Technical details of the ransomware continue to emerge as security researchers investigate.
The WannaCry ransomware "kill switch" a security researcher commandeered on Saturday that ultimately curbed the epidemic spread of the attack worldwide may not have been a kill switch after all, some security experts now believe.
Kevin Mandia, CEO of FireEye, said in an interview today that FireEye found four domains created by the attackers, and that rather than kill switches, the domains appear to be set up for evading virtual machines and sandboxes.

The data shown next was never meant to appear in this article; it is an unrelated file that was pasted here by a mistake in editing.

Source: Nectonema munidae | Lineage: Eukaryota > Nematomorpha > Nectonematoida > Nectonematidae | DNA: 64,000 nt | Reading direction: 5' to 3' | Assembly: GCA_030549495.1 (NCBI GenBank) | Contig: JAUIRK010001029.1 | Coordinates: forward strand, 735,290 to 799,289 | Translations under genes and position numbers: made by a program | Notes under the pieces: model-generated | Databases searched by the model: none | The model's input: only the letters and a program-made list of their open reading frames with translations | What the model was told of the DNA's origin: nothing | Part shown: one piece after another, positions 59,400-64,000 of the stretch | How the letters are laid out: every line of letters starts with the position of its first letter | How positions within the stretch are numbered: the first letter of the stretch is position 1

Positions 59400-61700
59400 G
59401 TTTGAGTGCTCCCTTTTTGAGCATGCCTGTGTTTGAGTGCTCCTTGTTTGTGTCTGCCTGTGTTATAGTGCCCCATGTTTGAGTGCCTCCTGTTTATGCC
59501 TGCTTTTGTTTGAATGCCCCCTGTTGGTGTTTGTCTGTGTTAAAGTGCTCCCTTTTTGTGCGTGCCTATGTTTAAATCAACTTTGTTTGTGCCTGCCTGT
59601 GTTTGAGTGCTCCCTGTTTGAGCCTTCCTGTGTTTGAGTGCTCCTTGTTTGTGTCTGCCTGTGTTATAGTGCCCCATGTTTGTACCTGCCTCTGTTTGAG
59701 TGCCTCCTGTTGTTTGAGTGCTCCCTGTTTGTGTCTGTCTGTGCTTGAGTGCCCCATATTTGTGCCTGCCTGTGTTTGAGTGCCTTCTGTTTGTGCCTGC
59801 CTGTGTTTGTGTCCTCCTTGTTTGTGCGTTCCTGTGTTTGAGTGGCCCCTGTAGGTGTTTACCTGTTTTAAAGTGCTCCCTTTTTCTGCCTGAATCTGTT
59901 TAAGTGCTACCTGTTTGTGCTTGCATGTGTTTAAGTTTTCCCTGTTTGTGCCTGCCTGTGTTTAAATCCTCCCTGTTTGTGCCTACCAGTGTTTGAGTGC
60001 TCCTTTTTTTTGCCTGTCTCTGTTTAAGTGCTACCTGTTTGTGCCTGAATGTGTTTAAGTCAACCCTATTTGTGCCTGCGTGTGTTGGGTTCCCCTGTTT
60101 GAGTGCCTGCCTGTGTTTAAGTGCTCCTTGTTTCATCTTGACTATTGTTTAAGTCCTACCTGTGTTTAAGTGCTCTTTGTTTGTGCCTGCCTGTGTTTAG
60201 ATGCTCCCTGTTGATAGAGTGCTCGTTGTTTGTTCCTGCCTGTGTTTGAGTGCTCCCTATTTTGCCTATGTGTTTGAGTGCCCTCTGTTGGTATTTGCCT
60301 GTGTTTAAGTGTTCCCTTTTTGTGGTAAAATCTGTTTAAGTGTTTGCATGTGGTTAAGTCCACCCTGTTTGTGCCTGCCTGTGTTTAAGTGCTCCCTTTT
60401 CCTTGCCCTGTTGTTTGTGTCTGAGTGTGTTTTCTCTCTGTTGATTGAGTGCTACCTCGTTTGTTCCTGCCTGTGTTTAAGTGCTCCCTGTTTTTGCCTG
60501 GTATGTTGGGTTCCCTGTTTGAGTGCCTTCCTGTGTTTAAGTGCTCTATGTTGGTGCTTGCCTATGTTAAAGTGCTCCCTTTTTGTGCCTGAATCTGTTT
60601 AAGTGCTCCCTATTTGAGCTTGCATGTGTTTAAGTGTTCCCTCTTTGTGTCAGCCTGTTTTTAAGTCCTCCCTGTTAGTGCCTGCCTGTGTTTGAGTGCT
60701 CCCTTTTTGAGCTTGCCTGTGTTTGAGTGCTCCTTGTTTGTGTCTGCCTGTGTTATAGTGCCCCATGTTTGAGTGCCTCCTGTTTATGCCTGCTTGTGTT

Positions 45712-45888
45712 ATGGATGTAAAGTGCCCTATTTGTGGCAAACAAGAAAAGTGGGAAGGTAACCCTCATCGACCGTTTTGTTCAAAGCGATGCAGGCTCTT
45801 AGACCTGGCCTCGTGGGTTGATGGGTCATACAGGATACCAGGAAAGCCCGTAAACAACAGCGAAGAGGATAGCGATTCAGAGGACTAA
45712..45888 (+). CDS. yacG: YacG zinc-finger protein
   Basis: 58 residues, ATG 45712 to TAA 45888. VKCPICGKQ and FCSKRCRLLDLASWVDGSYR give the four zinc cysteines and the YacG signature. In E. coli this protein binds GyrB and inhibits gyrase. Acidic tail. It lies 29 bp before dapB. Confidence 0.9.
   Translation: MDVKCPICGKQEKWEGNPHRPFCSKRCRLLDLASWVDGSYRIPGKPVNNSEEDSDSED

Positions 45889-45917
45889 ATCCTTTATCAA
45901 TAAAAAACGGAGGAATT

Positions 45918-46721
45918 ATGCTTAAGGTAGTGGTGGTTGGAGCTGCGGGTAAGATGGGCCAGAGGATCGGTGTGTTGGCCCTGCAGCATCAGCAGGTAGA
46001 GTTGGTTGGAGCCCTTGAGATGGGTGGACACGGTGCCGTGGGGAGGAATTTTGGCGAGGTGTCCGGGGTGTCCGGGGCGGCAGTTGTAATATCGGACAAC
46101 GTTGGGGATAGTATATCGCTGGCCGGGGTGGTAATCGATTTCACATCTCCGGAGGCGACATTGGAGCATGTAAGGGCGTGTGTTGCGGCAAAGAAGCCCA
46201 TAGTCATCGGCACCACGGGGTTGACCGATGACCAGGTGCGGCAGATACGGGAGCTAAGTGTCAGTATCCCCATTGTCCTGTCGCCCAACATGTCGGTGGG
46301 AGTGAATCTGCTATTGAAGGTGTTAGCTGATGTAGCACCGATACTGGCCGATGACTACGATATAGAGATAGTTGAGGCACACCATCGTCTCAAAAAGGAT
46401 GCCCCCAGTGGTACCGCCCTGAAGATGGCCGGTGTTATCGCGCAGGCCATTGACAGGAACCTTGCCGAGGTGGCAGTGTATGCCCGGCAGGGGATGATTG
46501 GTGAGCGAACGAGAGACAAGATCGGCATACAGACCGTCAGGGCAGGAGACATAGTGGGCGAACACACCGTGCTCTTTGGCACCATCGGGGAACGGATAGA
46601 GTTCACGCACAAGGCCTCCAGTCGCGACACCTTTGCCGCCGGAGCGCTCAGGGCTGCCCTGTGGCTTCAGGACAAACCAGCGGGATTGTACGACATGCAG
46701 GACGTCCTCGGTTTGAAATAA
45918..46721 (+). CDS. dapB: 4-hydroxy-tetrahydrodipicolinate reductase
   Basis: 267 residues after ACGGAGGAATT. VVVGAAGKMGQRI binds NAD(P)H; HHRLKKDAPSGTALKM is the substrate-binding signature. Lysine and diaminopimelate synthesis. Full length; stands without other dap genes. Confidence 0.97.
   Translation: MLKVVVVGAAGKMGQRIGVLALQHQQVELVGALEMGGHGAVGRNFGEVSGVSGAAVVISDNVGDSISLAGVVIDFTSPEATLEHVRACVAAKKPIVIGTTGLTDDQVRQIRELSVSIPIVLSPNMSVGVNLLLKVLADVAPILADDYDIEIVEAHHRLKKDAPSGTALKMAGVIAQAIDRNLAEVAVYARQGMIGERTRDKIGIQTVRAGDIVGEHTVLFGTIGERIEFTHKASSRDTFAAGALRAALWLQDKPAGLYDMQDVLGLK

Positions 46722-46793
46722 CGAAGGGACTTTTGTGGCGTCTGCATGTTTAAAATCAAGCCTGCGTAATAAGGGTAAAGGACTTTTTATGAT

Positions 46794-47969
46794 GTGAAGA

"A kill switch is the least elegant way not to run in a VM. They picked domains that don't exist," Mandia said. "Security tools do this [including FireEye's]: it serves up fictional domains to see the behaviors of the malware running. They didn't want to run the ransomware on VMs, and not have [those victims] pay the ransom."
A UK security researcher who goes by the handle @MalwareTech late last week inadvertently saved the day when he registered a domain whose address he spotted in the WannaCry malware, a move than resulted in a kill switch effect, sinkholing the infected machines that called out to that domain address. A second domain was found and sinkholed earlier this week.